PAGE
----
103. Shaw, S. L. & Long, S. R. Nod factor elicits two separable calcium responses in Medicago truncatula root hair cells. Plant Physiol. 131, 976–984 (2003).

    CAS  PubMed  PubMed Central  Google Scholar 

  104. Miwa, H., Sun, J., Oldroyd, G. E. & Downie, J. A. Analysis of Nod-factor-induced calcium signaling in root hairs of symbiotically defective mutants of Lotus japonicus. Mol. Plant Microbe Interact. 19, 914–923 (2006).

    CAS  PubMed  Google Scholar 

  105. Seidl, A. H. Regulation of conduction time along axons. Neuroscience 276, 126–134 (2014).

    CAS  PubMed  Google Scholar 

  106. Hilleary, R. & Gilroy, S. Systemic signaling in response to wounding and pathogens. Curr. Opin. Plant Biol. 43, 57–62 (2018).

    PubMed  Google Scholar 

  107. Yan, C. et al. Injury activates Ca2+/calmodulin-dependent phosphorylation of JAV1-JAZ8-WRKY51 complex for jasmonate biosynthesis. Mol. Cell 70, 136–149 (2018).

    CAS  PubMed  Google Scholar 

  108. Toyota, M. et al. Glutamate triggers long-distance, calcium-based plant defense signaling. Science 361, 1112–1115 (2018).

    CAS  PubMed  Google Scholar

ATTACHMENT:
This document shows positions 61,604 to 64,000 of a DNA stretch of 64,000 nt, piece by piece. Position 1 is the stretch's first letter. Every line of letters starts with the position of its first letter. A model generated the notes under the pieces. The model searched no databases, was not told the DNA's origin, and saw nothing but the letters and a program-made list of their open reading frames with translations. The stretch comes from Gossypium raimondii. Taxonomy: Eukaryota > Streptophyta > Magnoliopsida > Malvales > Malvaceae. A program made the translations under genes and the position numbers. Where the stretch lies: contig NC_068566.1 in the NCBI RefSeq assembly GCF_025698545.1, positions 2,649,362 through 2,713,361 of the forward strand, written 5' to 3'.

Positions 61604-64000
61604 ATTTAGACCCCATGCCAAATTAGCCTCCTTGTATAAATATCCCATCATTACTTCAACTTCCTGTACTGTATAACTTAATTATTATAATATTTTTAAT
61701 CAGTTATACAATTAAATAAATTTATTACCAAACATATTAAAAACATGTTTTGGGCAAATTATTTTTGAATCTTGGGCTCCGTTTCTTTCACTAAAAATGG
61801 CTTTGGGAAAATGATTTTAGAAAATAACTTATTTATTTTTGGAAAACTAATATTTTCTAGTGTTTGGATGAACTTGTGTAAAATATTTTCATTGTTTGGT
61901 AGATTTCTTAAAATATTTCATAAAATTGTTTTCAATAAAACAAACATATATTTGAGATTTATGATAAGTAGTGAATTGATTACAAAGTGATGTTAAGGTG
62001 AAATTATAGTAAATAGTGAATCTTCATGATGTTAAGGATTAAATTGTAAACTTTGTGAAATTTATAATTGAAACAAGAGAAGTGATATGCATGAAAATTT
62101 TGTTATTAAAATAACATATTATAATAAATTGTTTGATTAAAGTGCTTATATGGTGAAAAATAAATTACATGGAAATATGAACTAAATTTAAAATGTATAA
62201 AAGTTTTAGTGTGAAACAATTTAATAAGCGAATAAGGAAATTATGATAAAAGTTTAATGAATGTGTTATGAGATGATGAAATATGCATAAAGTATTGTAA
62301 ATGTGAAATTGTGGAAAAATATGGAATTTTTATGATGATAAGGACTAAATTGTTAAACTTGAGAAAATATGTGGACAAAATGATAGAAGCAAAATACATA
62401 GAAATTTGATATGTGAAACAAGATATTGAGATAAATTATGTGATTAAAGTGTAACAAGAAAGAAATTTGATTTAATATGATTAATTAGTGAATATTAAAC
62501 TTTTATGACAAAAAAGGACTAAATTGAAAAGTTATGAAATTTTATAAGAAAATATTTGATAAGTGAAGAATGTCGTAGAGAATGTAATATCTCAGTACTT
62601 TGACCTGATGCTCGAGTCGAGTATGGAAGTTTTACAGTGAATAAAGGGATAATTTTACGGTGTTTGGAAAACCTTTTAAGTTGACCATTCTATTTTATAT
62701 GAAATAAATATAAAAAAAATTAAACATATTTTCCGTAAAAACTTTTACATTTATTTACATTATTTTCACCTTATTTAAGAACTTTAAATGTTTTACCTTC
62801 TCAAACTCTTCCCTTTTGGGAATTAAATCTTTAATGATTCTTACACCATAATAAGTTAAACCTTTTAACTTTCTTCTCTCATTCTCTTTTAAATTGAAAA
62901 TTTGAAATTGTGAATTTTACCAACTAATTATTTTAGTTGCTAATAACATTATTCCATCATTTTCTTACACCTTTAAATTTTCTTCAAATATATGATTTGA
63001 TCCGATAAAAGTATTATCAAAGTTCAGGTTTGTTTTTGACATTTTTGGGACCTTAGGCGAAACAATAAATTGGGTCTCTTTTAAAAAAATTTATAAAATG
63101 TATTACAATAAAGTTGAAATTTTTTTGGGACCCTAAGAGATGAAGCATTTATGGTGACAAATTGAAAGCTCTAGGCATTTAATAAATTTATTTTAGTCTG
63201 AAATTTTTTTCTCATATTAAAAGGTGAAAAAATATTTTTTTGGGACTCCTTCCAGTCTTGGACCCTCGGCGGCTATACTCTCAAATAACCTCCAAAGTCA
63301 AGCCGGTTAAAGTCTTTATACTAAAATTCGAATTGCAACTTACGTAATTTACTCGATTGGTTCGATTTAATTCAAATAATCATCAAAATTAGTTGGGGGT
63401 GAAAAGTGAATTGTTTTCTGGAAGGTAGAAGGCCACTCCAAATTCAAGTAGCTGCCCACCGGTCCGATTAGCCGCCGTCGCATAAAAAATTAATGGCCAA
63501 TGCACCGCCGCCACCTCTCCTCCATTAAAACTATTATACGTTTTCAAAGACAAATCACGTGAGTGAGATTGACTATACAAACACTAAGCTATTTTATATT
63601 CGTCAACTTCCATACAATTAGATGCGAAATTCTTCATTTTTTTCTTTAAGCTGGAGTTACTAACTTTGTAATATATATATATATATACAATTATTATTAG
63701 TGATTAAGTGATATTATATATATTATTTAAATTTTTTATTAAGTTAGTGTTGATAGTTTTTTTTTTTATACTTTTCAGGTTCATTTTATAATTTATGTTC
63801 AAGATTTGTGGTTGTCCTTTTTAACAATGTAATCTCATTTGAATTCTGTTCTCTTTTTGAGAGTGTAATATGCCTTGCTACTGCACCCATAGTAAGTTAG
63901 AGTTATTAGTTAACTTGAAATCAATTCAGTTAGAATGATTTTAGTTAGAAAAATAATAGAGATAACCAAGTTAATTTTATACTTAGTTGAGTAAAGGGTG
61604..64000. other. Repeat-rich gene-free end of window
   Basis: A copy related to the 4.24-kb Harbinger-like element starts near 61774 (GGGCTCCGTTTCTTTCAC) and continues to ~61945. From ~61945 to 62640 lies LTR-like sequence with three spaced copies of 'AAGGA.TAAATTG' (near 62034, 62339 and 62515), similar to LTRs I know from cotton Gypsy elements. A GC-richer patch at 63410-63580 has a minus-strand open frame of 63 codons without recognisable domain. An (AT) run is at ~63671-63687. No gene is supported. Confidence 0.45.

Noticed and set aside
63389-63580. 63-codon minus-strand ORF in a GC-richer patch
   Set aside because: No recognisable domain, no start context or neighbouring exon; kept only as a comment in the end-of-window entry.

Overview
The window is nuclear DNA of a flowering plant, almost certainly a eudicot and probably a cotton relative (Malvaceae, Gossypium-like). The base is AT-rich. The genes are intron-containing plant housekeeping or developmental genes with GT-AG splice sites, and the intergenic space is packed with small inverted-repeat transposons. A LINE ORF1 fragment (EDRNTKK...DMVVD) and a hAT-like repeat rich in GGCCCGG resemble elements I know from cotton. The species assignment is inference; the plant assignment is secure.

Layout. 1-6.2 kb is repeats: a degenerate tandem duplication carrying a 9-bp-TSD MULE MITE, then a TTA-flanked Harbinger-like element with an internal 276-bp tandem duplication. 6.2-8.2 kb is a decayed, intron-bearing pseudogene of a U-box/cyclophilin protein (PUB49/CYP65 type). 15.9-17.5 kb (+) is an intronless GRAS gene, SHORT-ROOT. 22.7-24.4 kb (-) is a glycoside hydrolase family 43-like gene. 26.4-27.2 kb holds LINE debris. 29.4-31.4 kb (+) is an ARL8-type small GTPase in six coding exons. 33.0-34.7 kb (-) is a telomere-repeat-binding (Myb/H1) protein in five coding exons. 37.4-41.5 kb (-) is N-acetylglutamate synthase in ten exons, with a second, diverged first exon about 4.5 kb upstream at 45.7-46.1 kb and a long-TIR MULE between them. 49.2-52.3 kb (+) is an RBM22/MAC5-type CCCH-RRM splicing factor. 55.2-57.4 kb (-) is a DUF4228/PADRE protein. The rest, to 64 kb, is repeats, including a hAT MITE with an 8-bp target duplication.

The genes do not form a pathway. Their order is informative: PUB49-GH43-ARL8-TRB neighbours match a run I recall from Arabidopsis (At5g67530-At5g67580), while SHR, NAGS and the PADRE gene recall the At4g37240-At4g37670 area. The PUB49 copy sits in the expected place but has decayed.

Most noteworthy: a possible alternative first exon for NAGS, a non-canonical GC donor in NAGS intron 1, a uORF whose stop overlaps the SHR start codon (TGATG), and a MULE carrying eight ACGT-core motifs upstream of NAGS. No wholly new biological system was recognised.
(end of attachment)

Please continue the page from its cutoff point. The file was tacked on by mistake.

109. Mousavi, S. A., Chauvin, A., Pascaud, F., Kellenberger, S. & Farmer, E. E. GLUTAMATE RECEPTOR-LIKE genes mediate leaf-to-leaf wound signaling. Nature 500, 422–426 (2013).

    CAS  PubMed  Google Scholar 

  110. Nguyen, C. T., Kurenda, A., Stolz, S., Chételat, A. & Farmer, E. E. Identification of cell populations necessary for leaf-to-leaf electrical signaling in a wounded plant. Proc. Natl Acad. Sci. USA 115, 10178–10183 (2018).

    CAS  PubMed  PubMed Central  Google Scholar 

  111. Kumari, A., Chételat, A., Nguyen, C. T. & Farmer, E. E. Arabidopsis H+-ATPase AHA1 controls slow wave potential duration and wound-response jasmonate pathway activation. Proc. Natl Acad. Sci. USA 116, 20226–20231 (2019).

    CAS  PubMed  PubMed Central  Google Scholar 

  112. Shao, Q., Gao, Q, Lhamo, D., Zhang, H. & Luan, S. Two glutamate- and pH-regulated calcium channels required for systemic wound signaling in Arabidopsis. Sci. Signal. (in the press).

  113. Meena, M. K. et al. Cyclic nucleotide gated channel 19 (CNGC19) is an important Ca2+ channel regulating Arabidopsis defense against Spodoptera herbivory. Plant Cell 31, 1539–1562 (2019).

    CAS  PubMed  PubMed Central  Google Scholar 

  114. Vincent, T. R. et al. Interplay of plasma membrane and vacuolar ion channels, together with BAK1, elicits rapid cytosolic calcium elevations in Arabidopsis during aphid feeding. Plant Cell 29, 1460–1479 (2017).

    CAS  PubMed  PubMed Central  Google Scholar 

  115. Gilroy, S. et al. ROS, calcium, and electric signals: key mediators of rapid systemic signaling in plants. Plant Physiol. 171, 1606–1615 (2016).

    CAS  PubMed  PubMed Central  Google Scholar 

  116. Kaupp, U. B. & Seifert, R. Cyclic nucleotide-gated ion channels. Physiol. Rev. 82, 769–824 (2002).

    CAS  PubMed  Google Scholar